Data monetisation

The exponential increase in IoT data, combined with the development of big data and analytics, is opening up very attractive monetisation prospects. However, at least in the short term, vertical IoT sectors’ use of data will translate more into cost savings (of around 1%) than any new revenue stream.

The data generated and used by Internet of Things (IoT) solutions come from a variety of internal and external sources, such as those generated by third-party APIs. Data can also be aggregated to produce new datasets, and the data being used are often blocked, or at the very least controlled, by the parties that own them as they represent an important source of differentiation. Such is the case with online giants like Facebook, but also for leading IoT players that own relevant data specific to their own vertical IoT.

Each IoT market is developing by vertical sector, but all face the same monetisation challenges

The IoT market is developing mainly by vertical sector, even if each is using comparable technologies, albeit with different standards and sub-technologies. As a result, the monetisation of these IoT data will also develop separately within each vertical, at least in the short to medium term. So the higher the number of connected products (hence the greater the volume of data) in play, the stronger the development prospects.

Monetisation will also depend on the ability to generate new data that can be cross-referenced with existing data, and so opening up new internal optimisation possibilities and the potential for new servicisation-driven (XaaS) business models. As it stands, however, most companies are still struggling to define these new models and move beyond the feasibility stage.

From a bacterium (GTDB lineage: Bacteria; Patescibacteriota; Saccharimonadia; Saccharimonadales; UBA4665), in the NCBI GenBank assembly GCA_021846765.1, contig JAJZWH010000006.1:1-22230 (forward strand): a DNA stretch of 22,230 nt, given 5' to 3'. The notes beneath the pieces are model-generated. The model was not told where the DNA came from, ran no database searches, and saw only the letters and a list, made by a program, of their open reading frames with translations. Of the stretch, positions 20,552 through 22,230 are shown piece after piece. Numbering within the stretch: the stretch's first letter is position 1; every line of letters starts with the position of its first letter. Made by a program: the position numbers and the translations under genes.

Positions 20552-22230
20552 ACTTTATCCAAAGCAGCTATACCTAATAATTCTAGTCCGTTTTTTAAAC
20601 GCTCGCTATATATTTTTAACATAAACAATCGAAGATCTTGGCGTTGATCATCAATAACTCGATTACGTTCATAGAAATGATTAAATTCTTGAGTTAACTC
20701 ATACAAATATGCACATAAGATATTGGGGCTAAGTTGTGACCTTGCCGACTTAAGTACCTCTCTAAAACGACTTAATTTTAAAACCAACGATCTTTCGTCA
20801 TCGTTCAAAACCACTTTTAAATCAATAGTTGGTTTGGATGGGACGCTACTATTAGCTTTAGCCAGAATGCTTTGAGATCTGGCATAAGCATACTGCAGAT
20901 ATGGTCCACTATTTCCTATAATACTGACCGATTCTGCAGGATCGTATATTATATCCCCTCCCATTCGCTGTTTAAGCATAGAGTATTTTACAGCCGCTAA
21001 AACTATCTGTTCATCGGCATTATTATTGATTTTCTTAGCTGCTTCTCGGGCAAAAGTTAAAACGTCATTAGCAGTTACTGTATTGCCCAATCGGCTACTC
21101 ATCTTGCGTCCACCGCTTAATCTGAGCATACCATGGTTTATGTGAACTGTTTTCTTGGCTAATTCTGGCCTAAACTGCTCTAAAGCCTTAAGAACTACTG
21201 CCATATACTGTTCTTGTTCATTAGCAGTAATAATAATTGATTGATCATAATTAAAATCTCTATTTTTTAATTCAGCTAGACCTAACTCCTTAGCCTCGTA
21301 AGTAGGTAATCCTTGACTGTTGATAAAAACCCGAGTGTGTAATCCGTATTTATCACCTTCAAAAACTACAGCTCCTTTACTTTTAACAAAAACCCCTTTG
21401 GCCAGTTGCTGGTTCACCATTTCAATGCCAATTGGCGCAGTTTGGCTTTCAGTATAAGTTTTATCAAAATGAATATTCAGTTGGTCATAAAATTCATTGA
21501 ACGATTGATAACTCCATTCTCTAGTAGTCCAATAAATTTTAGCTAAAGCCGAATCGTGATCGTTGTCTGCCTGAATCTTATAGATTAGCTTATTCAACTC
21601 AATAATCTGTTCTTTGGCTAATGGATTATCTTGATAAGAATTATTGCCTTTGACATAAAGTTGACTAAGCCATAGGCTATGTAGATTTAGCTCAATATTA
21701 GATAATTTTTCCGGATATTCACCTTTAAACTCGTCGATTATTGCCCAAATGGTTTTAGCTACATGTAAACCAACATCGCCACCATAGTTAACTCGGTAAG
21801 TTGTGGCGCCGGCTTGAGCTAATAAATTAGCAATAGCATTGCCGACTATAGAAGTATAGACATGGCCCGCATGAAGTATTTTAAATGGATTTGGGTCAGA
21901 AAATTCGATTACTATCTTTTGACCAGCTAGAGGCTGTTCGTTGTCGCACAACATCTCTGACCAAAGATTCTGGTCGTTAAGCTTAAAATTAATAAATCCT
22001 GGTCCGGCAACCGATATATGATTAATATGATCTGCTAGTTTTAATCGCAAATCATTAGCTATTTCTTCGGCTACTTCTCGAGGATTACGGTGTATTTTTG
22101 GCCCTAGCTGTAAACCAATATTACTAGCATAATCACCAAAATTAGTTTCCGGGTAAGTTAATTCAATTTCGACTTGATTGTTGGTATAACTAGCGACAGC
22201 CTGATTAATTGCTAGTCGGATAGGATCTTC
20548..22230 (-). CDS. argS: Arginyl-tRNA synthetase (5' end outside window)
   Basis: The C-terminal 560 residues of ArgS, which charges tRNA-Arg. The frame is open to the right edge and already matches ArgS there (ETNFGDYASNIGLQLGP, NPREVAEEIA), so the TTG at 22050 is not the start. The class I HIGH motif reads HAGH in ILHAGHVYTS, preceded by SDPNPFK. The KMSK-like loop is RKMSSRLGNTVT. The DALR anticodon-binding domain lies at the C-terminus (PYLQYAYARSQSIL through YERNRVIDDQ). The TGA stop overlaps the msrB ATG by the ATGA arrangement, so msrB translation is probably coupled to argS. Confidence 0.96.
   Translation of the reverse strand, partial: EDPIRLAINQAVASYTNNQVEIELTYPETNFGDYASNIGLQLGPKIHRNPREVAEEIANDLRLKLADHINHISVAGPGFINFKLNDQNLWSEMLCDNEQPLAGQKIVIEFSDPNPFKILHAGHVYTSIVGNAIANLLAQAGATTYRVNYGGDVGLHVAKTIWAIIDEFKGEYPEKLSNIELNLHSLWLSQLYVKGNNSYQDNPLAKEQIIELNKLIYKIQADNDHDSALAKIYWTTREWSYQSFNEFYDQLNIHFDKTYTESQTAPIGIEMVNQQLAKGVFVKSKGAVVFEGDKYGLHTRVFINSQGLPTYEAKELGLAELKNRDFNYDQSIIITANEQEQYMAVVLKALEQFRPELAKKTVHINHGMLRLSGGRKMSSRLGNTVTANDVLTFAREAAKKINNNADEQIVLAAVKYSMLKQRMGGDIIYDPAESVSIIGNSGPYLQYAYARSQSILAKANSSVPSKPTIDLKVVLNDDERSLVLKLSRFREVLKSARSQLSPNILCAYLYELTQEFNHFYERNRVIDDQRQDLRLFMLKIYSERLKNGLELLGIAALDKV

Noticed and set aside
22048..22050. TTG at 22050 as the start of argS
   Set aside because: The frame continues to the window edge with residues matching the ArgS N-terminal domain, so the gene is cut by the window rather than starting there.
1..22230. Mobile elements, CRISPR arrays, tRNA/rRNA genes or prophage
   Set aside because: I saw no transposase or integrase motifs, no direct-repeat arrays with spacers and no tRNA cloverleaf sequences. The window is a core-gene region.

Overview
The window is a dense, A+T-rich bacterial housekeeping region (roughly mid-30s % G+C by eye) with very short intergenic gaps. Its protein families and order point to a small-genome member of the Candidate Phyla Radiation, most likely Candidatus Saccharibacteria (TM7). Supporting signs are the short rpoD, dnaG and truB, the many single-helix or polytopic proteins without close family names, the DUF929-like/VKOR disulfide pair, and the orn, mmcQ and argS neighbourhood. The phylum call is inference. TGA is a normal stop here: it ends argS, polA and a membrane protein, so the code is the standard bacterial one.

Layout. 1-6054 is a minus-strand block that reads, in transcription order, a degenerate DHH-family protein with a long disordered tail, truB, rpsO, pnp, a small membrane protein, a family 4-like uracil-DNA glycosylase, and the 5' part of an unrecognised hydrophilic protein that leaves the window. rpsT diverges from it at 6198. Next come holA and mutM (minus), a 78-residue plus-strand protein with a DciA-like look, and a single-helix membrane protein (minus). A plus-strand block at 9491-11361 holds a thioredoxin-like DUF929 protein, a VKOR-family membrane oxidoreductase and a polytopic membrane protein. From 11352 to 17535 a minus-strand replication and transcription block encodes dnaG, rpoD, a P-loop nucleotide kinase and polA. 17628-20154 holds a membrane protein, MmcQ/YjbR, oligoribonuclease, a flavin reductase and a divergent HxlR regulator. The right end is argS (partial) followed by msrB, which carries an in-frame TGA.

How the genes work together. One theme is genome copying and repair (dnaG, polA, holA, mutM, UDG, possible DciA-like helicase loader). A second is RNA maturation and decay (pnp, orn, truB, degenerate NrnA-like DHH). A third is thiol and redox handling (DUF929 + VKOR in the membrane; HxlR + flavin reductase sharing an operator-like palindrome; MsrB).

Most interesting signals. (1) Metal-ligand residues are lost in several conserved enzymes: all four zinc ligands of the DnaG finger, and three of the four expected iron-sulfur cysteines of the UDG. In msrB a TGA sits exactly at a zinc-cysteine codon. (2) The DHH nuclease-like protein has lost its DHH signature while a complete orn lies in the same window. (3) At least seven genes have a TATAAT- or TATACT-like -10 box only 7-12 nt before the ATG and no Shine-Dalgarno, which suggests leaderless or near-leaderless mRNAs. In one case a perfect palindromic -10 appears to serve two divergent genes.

Hope for new revenue, but the real value of IoT data lies in the ability to cut costs

In the short to medium term, then, any monetisation possibilities for IoT data will lie more in cutting costs that in actually generating new revenue streams. This will, though, vary from vertical to vertical. To give an example: utilities rely to a large extent on national campaigns to deploy smart meters that help reduce labour costs, but create little opportunity to generate new revenue. Even in the automotive sector, which many consider the most promising vertical sector for IoT, and which already has data services in place, current opportunities to create new revenue streams remain eclipsed by opportunities to reduce costs.

According to IDATE DigiWorld, IoT data will help generate costs savings equal to 1% of each vertical sector’s (government services, automotive, health) total revenue, while the generation of new revenue thanks to data will help increase each market’s total revenue by less than 0.5%.

IoT market expected to grow by vertical market
Communication market excluded (i.e. smartphones, tablets, connected TV, laptops, PCs)
Source: IDATE DigiWorld in "IoT markets"
IoT is all about data
Main IoT big data use cases, by vertical market player
(network, factories, inventory, logistics)
Products and associated services Customer management
Internal use
(no third party involved
Optimisation of infrastructure and logistics (potentially real time) Improvements of products and services based on customer feedback

Development of new products

Customer care
Increased sales of existing products (upselling, cross-selling)

Development of new services associated with products (servicisation)

Churn prevention

Fraud detection
Intermediation for third parties Insights on infrastructure performance to optimise their choices APIs around added value data

Ad networks

Recommendations and sales of third-party products (reseller, trusted third party, trust-centric provider)
Sales to third parties Insights and aggregated data sales
Source: IDATE DigiWorld in ''Data monetisation in IoT''